Google Wins Legal Victories In Europe, US On Copyright & Trademark Issues
Google has won what appears to be a major legal victory in German (and so probably the rest of Europe) on the question of whether image search and showing thumbnails violates copyright law. The Google European Public Policy Blog succinctly describes the facts and holding: We are heartened by the German Supreme Court´s ruling today […]
Google has won what appears to be a major legal victory in German (and so probably the rest of Europe) on the question of whether image search and showing thumbnails violates copyright law. The Google European Public Policy Blog succinctly describes the facts and holding:
We are heartened by the German Supreme Court´s ruling today that Google Image Search does not infringe copyright. The case was brought to court by an artist who had uploaded photos of her work (large paintings) to her own website. She then claimed for copyright infringement against Google as the images were displayed in our image search results.
This holding and policy will probably be adopted by other European courts. In the US Google has successfully defended against similar claims under the “fair use” doctrine in the past.
In addition, Google has apparently won a trademark case involving AdWords and the educational company Rosetta Stone (which sells language learning software and courses). The case involved Rosetta Stone’s claim (made by others in the past) that the use of its trademarks as “keyword triggers” infringed trademark law and confused consumers.
The judge granted what’s called “summary judgment,” which ends a case before trial. However an opinion has not been issued yet.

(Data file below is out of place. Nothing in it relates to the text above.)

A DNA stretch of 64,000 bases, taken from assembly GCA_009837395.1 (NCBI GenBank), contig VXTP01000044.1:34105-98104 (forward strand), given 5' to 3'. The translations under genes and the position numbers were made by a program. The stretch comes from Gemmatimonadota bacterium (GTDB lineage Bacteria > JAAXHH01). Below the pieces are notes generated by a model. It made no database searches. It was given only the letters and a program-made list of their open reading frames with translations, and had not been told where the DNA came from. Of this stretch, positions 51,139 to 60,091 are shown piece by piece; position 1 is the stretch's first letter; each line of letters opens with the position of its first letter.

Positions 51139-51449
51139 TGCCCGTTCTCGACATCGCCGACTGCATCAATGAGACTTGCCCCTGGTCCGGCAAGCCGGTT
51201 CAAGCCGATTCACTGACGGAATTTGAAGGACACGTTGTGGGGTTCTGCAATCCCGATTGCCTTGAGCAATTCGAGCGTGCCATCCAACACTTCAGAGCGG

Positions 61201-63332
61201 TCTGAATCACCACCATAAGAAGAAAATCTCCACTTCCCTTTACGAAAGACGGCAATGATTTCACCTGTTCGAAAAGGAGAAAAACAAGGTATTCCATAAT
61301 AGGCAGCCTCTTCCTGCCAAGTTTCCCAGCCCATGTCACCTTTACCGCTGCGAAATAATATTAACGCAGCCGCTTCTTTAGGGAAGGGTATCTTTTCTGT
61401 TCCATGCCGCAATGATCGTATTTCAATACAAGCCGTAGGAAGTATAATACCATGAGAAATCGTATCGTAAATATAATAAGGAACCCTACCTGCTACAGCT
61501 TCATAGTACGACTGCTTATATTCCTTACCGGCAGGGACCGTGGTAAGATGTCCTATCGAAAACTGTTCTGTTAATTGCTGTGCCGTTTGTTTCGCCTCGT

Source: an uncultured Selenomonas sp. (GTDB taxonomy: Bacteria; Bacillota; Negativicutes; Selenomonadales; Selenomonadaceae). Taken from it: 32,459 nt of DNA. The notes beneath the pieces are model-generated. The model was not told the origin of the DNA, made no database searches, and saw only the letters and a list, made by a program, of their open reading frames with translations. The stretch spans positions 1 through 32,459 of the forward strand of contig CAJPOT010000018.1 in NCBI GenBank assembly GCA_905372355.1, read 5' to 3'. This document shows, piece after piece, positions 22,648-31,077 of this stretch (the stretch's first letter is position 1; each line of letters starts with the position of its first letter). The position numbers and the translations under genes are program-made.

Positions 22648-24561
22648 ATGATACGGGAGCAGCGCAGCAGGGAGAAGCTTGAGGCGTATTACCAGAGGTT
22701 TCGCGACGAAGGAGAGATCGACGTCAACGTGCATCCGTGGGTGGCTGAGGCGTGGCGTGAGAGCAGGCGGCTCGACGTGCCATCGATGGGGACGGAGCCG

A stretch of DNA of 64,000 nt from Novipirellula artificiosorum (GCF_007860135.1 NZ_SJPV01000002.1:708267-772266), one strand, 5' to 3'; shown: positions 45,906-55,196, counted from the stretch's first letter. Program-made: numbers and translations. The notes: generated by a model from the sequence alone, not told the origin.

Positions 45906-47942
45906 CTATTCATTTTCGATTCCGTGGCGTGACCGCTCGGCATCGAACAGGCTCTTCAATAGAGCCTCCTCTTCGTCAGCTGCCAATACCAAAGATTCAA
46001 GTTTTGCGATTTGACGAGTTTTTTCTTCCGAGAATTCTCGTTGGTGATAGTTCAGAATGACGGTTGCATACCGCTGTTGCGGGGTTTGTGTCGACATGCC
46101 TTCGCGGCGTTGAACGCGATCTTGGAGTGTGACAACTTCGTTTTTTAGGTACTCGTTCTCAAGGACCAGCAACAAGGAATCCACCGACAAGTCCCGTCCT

Summary judgment is granted in a lawsuit when, if all the facts in the case are assumed to be as the other side argues, there’s still no legal claim. In other words, the judge is saying: even though AdWords keywords invoking Rosetta Stone’s trademarks were used and competitive ads were shown as a result consumers weren’t likely to be confused and there’s no violation.
News agency AFP quotes Google on its rationale for allowing this, which infuriates many advertisers (hence the lawsuits):
“We allow trademarks to be used as keyword triggers in AdWords because users searching on Google benefit from being able to choose from a variety of competing advertisers,” said Google spokesman Andrew Pederson.
“Just as it’s reasonable to expect a range of brands on any shelf in a grocery store, providing users on Google with more than one option when they search for a brand name or other trademark helps them to find the best product at the lowest price.”
All true and useful in many respects for consumers. However the policy also creates a more competitive bidding environment and forces advertisers, in effect, to continue bidding on their brands and trademarks “defensively.” The decision excuses Google from having to police use of trademarks in AdWords, which would be a huge headache other than in the current “notice and takedown” context.
Rosetta Stone can appeal the decision and potentially have its case reinstated but I will speculate it’s unlikely to prevail on appeal. This decision and the subsequent legal opinion could put the “competitive use of trademarked keywords” question to bed in the US. We’ll see.